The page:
Noon Pacific

Once a week at roughly 12pm Pacific Standard Time on Monday, a gentleman by the name of Clark Dinnison releases a mixtape of 10 carefully curated songs that are making big waves on his radar. This is Noon Pacific.

Noon Pacific // 210

  • “Something Special” by Slowes — A slow electropop tune. The vocals — higher pitched with the tiniest touch of whininess in them, plus a haunting, deep echo — could be at home in an indie rock outfit, or even a psyche rock one, and add a unique element. The instrumentation is dominated by a number of synths which mostly hang back in atmospheric territory but occasionally make hazy, wavery surges.
  • “Off & On” by dickystixxx — This is a respectable, if not necessarily notable, dance track. It’s got a fairly classic EDM programmed drum track, keyed synth, and others to boot, and radio-ready, R&B-inflected vocals (a little breathy, a little falsetto).
  • “Something In the Water” by Tom Grennan —  Two guitars start us off — one a clean, clear, jazzy chirp, the other possibly an acoustic being strummed. Vocals kick in, and they’re hard to place — they’ve got a gritty soulful bluesiness (think a slightly more reserved Nathaniel Rateliff) but are undeniably reggae in cadence. The tune gets big, almost operatic, in the choruses.
  • “Artist Type” by Brandyn Kaine — I’m sure I’m not the first to make this comparison, but this sounds like Twenty One Pilots via a dreamy electropop lens. It’s smart, articulate, concise, and moving. I find myself saying these things despite myself — I want to hate it and bash it, but I simply can’t.
  • “Tides” by Swimming Tapes — Indie rock guitar — both strummed and plucked — open this breezy summertime tune. Groovy classic rock base, steady reserved drum. This is a straight-up indie psyche rock kind of tune, no muss no fuss — a little nostalgic, and a little modern, too. Which, frankly, I’m a little bit of a sucker for.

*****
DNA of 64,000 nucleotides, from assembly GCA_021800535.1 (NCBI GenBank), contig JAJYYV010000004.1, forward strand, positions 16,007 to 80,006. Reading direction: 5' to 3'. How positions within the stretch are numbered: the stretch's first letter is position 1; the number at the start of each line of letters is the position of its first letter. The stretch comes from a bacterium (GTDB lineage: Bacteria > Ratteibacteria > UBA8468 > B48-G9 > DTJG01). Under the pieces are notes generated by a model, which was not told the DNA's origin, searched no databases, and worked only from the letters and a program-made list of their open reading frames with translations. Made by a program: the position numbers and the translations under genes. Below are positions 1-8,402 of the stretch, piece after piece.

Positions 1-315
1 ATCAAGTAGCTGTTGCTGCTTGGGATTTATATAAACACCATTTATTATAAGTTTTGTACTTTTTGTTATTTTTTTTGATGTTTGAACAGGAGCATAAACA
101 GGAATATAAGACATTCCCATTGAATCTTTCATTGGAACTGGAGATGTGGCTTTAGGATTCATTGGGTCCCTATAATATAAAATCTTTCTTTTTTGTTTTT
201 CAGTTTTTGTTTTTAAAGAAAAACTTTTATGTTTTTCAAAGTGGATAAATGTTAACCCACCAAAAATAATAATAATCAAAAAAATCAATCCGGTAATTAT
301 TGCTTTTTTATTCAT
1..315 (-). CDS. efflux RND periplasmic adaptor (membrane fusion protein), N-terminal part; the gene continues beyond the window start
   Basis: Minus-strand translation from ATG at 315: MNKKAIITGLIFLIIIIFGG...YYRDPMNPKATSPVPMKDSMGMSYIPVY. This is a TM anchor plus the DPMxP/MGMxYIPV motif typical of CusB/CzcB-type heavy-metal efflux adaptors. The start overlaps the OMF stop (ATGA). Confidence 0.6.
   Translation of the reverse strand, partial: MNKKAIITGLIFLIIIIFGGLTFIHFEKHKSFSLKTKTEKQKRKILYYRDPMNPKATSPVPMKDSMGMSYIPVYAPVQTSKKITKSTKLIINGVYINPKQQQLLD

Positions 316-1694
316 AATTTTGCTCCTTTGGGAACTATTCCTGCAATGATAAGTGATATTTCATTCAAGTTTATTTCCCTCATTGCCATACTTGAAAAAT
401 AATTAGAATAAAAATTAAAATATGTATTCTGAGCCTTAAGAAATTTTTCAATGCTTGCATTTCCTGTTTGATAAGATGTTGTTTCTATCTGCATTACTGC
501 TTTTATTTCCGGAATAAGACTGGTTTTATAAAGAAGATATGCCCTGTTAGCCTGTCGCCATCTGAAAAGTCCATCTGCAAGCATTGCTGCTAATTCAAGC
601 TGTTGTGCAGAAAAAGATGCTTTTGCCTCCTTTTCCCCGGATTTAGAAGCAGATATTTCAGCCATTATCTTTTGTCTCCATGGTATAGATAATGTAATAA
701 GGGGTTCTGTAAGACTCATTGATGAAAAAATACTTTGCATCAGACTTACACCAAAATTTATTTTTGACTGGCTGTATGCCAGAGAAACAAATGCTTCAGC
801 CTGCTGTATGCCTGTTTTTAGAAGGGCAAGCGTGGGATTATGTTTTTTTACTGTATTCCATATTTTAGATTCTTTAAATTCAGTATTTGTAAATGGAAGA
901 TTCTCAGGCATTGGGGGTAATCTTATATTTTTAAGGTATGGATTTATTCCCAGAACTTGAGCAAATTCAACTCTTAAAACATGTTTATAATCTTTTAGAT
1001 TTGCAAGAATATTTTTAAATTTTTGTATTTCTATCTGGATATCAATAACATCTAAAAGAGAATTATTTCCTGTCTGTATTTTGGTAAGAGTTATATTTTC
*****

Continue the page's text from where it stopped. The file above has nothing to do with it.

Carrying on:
• “Walk Out On the Water” by Royal Canoe — Chanting, unorthodox percussion, booming bass, sultry vocals, some synth touches (or is that an electric violin?). This is a deep, layered, complex tune. It’s like the male, moodier version of tUnE-yArDs.
  • “Midnight Mischief (Tom Misch Remix)” by Jordan Rakei — R&B vocals over what I can only describe as non-traditional, occasionally discordant synthpop. This is really interesting — the vocals and the percussive foundation are pretty standard but the middle, the guts, of the tune… there’s trilling whistles and, the main element, a slowly wheezing synth (or another possible electric violin), like some creature’s mournful dying cry. A Theremin-like sound comes into play and, in the final third of the song, so does an improbable and very brief glam rock-styled guitar solo. It makes no sense and very confusing; it makes so much sense and is perfect.
  • “Certainty” by Temples — Industrial drums and an unidentifiable buzzing (could be synth, guitar, or bass) give way to a really quite stirring ‘90s sort of video game sound. The bass is all over the place, in an awesome Flaming Lips sort of fashion. And the flourishes — synths and guitars both pop in and out in unexpected places, making their beautiful tiny cameos. It’s like Nine Inch Nails meeting MGMT or early-era fun. meeting Flaming Lips meeting Kyle Dixon (Stranger Things composer). This song is driving, verging on hectic, but it’s beautiful and stunning and grabs you from the very first note.
  • “Mine” by Tony Pops — This is pretty straightforward synthpop, albeit a little more busy — close to too busy, at times — than most. It brings to mind all the standard modern synthpop acts to hit big in the mid- to late-oughts — Passion Pit, Pheonix, et al.
  • “Swimming Ft. James Vickery” by Joe Hertz — Here we have what seems to be a mashup of a smooth modern R&B tune, complete with breathy vocals and fitting percussion, and a dubstep song, complete with drops and wubwubwubs and associated sounds. And, despite a brief sense of oddity right at the first drop, is really quite good.

Stand Outs: Tom Grennan’s soulful bluesy grit with jazzy touches in “Something In the Water,” Swimming Tapes’ nostalgic and modern indie psyche rock in “Tides,” Royal Canoe’s eclectic, quirky layering in “Walk Out On the Water,” Jordan Rakei’s moody mournful beauty in “Midnight Mischief (Tom Misch Remix),” and Temples’ mix of just about everything under the sun into a wonderful, enticing whole in “Certainty” are this week’s stand outs.

Let Downs: Nothing in this playlist was bad, not a determination I make often or lightly. Yay!

Verdict: Noon Pacific // 210 was a really strong list. The genre mix is good, the tunes are new and unique and adventurous, and nothing bombed. I’m a very happy boy listening to this mixtape, and I expect I will be for quite a while to come.

Noon Pacific, a labor of love, is updated with a new 10-track mixtape every week. Sign up here — it’s totally free, and you’ll get an email notification every Monday when the new tape goes live.

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